Regarding the Licensing and Registration of Clubs (Amendment) Bill

This open letter is to draw attention to uncertainties arising from the draft Licensing and Registration of Clubs (Amendment) Bill and to ask for clarification as to how our businesses will be impacted.

The creation of a new category of licence (the ‘Producer’s Licence’) which will enable us to provide tours and sell our produce directly to the public is very welcome and will provide an opportunity for us to grow our businesses and create skilled jobs in the face of global interest in Northern Irish produce and craft alcoholic beverages.

However, we have significant concerns as to how the Clause 11 amendment (Sales and consumption of intoxicating liquor in local producer’s premises, also known as the ‘Tap-room Clause’) will work in practice.

Our key concerns are:

·      Hours of Operation

The hours allowed for tours per Article 42(2) as amended are weekdays (except Christmas Day) 8am – 11pm and Sundays (excluding Christmas Day and Easter Sunday) 10am – 10pm, however a tap-rooms would only be permitted from 4pm – 10pm. We acknowledge that amendments in respect of increasing taproom hours have been debated by the Assembly, however we would like to assert our view that the hours in the draft Bill unduly limit our ability to hire additional staff and maximise the economic benefits of tourism. We also believe that this will cause confusion for tourists who will expect opening hours to be correlated.

·      Clause 11 : Planning Permission

In Clause 11(1) as drafted, Article 52E(1) requires “premises […] part of which is structurally adapted […] for the purpose of providing persons frequenting the premises […] for consumption on the premises.”

It is unclear how a producer could comply with this requirement as it contains an implication that a section of manufacturing premises must undergo permanent structural change to facilitate on-sales.  Given that production facilities are typically fully utilised and that any on-sales area would, per the legislation, only be available for use as on-sales for 7% of the time, this requirement has the potential to decrease production capacity and increase costs by requiring the rental of additional storage space, rendering any financial benefits from on-sales redundant.

Furthermore, in Clause 10(3) as drafted, Article 52B does not include any requirements for designating areas for consumption where a tour is involved. We are therefore uncertain how this would work in practice if samples were being provided to a tour group whilst, at the same time, a tap-room is in operation.

As such, there is significant uncertainty as to whether planning permission (and the associated costs such as legal fees) are required for an Article 52E Order to be granted. We have noted that, if planning permission is required, costs for applying for a 52E Order could exceed £10,000 which would place this far outside the financial scope of most small producers in Northern Ireland, especially with the limitations around trading hours and days.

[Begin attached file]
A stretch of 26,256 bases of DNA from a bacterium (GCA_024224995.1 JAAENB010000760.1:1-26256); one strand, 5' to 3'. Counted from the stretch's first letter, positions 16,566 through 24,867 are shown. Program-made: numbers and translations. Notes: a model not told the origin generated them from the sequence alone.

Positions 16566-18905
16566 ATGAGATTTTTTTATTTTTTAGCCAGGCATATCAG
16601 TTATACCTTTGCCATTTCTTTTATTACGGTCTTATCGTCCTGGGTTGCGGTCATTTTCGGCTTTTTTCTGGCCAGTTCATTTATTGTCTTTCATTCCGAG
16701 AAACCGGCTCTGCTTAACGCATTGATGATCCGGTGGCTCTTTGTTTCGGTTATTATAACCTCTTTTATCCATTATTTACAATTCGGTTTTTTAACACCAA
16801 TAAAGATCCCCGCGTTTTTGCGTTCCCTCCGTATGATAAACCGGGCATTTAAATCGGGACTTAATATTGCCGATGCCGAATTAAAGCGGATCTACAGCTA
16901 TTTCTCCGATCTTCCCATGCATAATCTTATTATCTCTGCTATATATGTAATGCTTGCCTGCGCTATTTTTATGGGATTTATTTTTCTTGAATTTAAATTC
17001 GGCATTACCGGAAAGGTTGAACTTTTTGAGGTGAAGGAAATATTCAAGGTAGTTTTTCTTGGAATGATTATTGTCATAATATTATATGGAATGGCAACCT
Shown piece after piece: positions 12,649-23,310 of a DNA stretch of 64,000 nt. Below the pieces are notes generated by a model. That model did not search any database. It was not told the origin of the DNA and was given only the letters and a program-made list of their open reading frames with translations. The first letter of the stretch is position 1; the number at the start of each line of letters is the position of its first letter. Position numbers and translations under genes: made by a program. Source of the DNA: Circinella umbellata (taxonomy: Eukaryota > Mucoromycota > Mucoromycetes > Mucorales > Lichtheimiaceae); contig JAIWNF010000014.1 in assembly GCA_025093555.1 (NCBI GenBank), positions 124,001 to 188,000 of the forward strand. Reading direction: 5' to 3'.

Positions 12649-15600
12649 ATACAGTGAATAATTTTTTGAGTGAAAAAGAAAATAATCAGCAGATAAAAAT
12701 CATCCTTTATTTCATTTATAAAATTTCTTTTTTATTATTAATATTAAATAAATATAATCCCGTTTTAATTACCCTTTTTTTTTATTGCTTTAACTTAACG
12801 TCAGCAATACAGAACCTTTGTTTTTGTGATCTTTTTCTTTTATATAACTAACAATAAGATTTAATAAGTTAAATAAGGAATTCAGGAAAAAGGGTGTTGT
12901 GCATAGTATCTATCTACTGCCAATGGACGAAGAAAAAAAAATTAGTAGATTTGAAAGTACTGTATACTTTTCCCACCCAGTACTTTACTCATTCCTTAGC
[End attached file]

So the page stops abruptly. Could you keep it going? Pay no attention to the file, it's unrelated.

We have noted that similar concerns arose in the Republic of Ireland following the introduction of the Intoxicating Liquor (Breweries and Distilleries) Act 2018. Whilst the legislation was intended to enable independent producers to grow their businesses, once enacted it was evidence that the requirements for applying for a licence were onerous and that the costs were disproportionate to the revenue benefits for those businesses.

The Independent Craft Brewers of Ireland have stated that the costly and complicated process of applying for a licence under that legislation, plus the associated legal costs and planning fees, have led to an ‘extremely poor uptake’ in the Republic of Ireland, with as few as three breweries making use of the legislation, only one of which was in respect of on-sales. We are deeply concerned that a similar situation could arise in Northern Ireland which cannot easily be rectified given the primary legislation and responsibilties of separate government departments.

·      Clause 11 : Rating

Similar to the point above, it is unclear how requirements of Clause 11 will impact the rating of manufacturing premises. As drafted, Article 52E(1) stipulates that an Order made under Article 52E shall “specify any part of the premises as being suitable for the sale of intoxicating liquor produced in the premises for consumption in the premises during the hours specified in Article 42(4)“.

At present, it is unclear whether this designation would affect part or all of a production premises such that industrial derating could be revoked. Given the size of most local producers, the loss of industrial derating would be a significant cost, and for most producers the ability to sell on-sales for up to 12 hours a week would not generate enough revenue to make up for this loss, in effect financially disadvantaging producers.